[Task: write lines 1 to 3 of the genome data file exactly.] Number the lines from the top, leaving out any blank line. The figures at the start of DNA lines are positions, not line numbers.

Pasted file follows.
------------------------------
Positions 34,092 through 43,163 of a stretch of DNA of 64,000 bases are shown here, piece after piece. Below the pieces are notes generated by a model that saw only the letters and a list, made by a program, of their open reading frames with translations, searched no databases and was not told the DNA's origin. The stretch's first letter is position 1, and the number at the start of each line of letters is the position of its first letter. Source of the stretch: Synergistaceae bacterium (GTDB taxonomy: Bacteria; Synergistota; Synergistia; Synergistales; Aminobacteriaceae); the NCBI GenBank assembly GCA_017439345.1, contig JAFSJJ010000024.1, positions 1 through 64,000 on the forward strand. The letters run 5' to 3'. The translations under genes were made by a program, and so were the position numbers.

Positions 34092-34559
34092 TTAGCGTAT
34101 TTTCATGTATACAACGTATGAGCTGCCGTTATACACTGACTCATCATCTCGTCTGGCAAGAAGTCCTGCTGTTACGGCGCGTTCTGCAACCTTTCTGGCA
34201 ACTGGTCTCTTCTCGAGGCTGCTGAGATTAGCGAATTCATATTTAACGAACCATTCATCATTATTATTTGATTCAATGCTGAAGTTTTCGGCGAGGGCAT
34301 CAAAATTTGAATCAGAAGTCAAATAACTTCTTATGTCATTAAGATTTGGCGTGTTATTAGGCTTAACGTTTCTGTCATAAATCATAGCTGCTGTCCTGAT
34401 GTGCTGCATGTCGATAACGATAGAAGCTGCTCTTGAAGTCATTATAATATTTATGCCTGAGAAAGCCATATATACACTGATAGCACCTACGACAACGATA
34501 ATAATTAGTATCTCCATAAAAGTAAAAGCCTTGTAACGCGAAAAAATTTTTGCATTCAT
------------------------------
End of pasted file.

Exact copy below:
Positions 34,092 through 43,163 of a stretch of DNA of 64,000 bases are shown here, piece after piece. Below the pieces are notes generated by a model that saw only the letters and a list, made by a program, of their open reading frames with translations, searched no databases and was not told the DNA's origin. The stretch's first letter is position 1, and the number at the start of each line of letters is the position of its first letter. Source of the stretch: Synergistaceae bacterium (GTDB taxonomy: Bacteria; Synergistota; Synergistia; Synergistales; Aminobacteriaceae); the NCBI GenBank assembly GCA_017439345.1, contig JAFSJJ010000024.1, positions 1 through 64,000 on the forward strand. The letters run 5' to 3'. The translations under genes were made by a program, and so were the position numbers.

Positions 34092-34559
34092 TTAGCGTAT